The road to bringing more distributed solar into the utility resource mix runs through long-term planners.

Solar complicates utility planning decisions, according to the findings presented in Treatment of Solar Generation in Electric Utility Resource Planning, a survey of 28 utilities and load-serving entities in twenty-two states from the National Renewable Energy Laboratory.  What planners consistently say is that they want more and better data.

A utility’s integrated resource plan (IRP) “is a long-term view to balance resources and ensure reliable service for fifteen to twenty years into the future,” explained report co-author and Solar Electric Power Association Utility Strategy Director John Sterling during a SEPA webinar. “The two key factors are load growth and available resources.”

Utilities look at a wide range of factors to determine “the best set of future decisions” to serve customers “at the lowest possible cost.” 

More recently, IRPs have begun to consider renewables mandates and generation diversification. Though such factors may not meet least-cost standards, NREL’s report says that they address “non-cost metrics” like emissions requirements and risk reductions. “Some utilities note that an exclusive focus on ‘least-cost’ may not yield the optimal portfolio of resources.”

Most planners anticipate more distributed and utility-scale solar coming into their systems, but they need more data to do long-range modeling.

How utilities will work with increasing levels of solar will be one of the themes of the upcoming U.S. Solar Market Insight Conference. The panel "Tomorrow's Utility in a Distributed Generation World" will include FERC Chair Jon Wellinghoff, while "Innovation at the Grid Edge: The Foundation for a High-Penetration PV Future" will include PG&E Renewable Integration Senior Manager Michael Avidan.

The newest edition of the GTM Research/SEIA U.S. Solar Market Insight quarterly report will be released at the conference.

Planners have solar generation profiles from existing plants and sources like PVsyst and NREL’s PVWatts program, which provide a year's worth of typical data, albeit limited in scope. Cost information is the “key uncertainty,” the survey found. Some planners “believed that U.S. Department of Energy SunShot goals for PV may be achieved by 2020; others said costs will continue to go down but at a slower pace, and still others said that solar costs have reached their minimum and will flatten out.”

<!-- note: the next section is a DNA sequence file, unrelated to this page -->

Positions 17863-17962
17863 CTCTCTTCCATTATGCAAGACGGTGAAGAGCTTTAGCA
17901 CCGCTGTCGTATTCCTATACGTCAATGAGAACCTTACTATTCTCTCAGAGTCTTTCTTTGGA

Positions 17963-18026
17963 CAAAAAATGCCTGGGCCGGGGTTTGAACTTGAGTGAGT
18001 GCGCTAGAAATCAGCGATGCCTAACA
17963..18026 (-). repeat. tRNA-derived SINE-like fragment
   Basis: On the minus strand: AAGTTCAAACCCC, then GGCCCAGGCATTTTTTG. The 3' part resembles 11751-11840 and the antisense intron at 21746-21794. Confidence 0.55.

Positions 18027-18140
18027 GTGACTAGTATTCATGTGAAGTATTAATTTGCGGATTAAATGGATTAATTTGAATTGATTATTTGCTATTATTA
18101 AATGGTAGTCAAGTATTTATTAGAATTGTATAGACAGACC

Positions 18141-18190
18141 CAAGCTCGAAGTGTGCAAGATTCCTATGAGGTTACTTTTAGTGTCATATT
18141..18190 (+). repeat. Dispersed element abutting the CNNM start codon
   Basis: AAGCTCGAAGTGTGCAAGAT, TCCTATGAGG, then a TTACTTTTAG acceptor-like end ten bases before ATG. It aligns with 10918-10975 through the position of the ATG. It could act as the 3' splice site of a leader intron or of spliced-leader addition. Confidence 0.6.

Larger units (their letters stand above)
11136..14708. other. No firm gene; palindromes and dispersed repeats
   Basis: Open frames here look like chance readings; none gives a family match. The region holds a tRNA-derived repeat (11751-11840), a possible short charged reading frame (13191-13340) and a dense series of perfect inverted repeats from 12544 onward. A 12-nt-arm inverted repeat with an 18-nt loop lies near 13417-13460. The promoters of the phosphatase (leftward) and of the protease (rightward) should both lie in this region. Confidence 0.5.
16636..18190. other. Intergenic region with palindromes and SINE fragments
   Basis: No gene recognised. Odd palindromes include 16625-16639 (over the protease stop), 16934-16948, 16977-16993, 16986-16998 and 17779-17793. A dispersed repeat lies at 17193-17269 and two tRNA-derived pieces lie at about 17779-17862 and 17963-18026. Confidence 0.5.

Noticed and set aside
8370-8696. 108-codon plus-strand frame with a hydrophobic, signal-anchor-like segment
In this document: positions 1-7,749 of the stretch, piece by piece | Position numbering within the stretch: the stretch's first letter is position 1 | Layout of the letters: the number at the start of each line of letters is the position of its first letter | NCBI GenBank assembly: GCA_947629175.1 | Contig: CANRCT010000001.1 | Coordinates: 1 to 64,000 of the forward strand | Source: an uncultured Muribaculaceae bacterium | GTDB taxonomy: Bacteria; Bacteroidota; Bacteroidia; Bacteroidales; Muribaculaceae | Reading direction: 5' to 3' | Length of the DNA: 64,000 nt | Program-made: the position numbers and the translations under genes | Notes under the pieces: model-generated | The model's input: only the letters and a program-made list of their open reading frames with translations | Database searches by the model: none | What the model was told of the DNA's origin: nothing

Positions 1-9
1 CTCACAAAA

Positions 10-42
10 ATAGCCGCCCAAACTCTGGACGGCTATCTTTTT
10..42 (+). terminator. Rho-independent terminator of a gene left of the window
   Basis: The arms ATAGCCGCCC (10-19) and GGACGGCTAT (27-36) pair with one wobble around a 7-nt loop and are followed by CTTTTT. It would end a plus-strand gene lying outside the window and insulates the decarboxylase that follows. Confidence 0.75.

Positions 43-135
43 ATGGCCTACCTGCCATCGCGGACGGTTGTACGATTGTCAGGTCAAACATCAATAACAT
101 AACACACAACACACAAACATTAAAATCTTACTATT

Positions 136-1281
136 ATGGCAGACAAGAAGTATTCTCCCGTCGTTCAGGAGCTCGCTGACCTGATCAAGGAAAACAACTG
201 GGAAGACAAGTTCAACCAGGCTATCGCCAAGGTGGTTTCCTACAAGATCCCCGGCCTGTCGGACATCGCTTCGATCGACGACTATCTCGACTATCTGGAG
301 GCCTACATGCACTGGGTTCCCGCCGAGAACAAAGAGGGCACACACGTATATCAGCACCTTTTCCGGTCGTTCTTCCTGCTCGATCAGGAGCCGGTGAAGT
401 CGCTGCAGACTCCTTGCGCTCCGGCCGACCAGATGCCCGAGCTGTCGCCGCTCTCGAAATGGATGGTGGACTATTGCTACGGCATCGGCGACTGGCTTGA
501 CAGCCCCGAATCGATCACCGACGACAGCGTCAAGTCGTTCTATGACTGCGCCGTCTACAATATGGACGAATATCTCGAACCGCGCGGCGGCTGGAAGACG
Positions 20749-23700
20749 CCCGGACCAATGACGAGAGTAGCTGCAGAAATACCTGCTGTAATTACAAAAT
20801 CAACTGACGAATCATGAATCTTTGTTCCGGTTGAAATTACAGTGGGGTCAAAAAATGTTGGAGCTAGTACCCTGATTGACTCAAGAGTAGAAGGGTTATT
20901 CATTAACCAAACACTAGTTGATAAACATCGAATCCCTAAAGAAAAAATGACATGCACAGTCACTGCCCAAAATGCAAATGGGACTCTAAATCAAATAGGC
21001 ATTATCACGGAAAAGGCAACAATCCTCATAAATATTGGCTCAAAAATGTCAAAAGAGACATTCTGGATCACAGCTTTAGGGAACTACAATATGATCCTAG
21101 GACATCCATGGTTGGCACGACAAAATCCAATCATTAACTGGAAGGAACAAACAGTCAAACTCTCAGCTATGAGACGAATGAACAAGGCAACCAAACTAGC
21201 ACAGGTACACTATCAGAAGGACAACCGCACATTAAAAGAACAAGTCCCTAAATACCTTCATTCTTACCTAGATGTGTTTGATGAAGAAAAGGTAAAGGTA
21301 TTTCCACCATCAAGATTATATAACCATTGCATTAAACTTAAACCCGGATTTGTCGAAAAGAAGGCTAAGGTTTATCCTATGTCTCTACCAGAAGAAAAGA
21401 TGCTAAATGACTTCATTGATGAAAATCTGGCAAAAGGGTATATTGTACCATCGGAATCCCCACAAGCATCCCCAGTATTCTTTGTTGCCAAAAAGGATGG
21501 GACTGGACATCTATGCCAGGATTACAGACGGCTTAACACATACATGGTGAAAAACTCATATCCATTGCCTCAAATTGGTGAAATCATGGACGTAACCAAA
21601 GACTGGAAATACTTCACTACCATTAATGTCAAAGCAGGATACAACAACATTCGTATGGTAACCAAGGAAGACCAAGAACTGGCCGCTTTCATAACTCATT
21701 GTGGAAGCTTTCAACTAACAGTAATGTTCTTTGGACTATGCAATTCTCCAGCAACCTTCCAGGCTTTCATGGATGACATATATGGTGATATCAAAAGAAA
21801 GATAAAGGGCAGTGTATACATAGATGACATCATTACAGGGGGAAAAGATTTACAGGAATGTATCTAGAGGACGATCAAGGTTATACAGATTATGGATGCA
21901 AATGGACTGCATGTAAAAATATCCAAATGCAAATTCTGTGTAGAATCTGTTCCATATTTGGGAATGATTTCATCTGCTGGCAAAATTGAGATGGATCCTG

Planning assumptions, which reflect that range of cost forecasts, could slow solar growth. “It is a chicken-and-egg problem. They may see solar as too expensive,” said report co-author Karlynn Cory, an NREL Senior Energy Analyst. “But some of the recent cost reductions are the result of deployment. If planners wait for prices to drop, prices won’t drop because deployment won’t grow.”

Planners, however, are charged to protect their customers and stockholders. “If a lot of solar is procured at a high cost and the price drops,” Sterling said, “it could trigger a prudency review.”

MidAmerican Holdings protected itself from such a review in a recent wind buy, Cory said, by getting pre-approval from regulators.

Solar’s capacity value is identified as a “key question” for planners. “A solar generator’s capacity value is the percentage of its nameplate capacity that is anticipated to be reliably available to meet daily and seasonal peak demand,” the report explains. Utilities count on “fully dispatchable conventional generation” as load fluctuates. “In contrast, the most commonly deployed solar technology, fixed-axis solar PV, generates only when the sun is available…so solar energy may not correlate perfectly with a utility’s need.”


Between 60 percent and 76 percent of the planners assigned a capacity value of 0 percent to 60 percent for fixed PV and up to 80 percent for PV with tracking. Only 26 percent to 44 percent of utility planners assigned any capacity value to CSP with or without storage, PV with battery storage or concentrating photovoltaics. Between 56 percent and 74 percent of planners used a 0 percent capacity value for solar.

Utility planners also use values ranging from $2.00 per megawatt-hour to $11.00 per megawatt-hour for the cost of integrating variable solar into the grid. The combination of storage and PV is not included in modeling by the majority of planners because of a “lack of credible data and analysis.”

The majority of utilities treat customer-sited solar as “a net load impact,” Sterling explained, but it may be more accurate to treat it as “a resource option.” Though it is difficult in a twenty-year planning study, he said, modeling solar capacity value on an intra-hourly basis could allow planners to “put the price curve on the resource side of the equation at a zero-fuel cost and see how much lower the overall revenue requirements are.”

“Separating DG out of the load provides more granularity into one of the key drivers of planning decisions, which is load,” Cory added, “and allows the utility to better understand the impact of the DG.”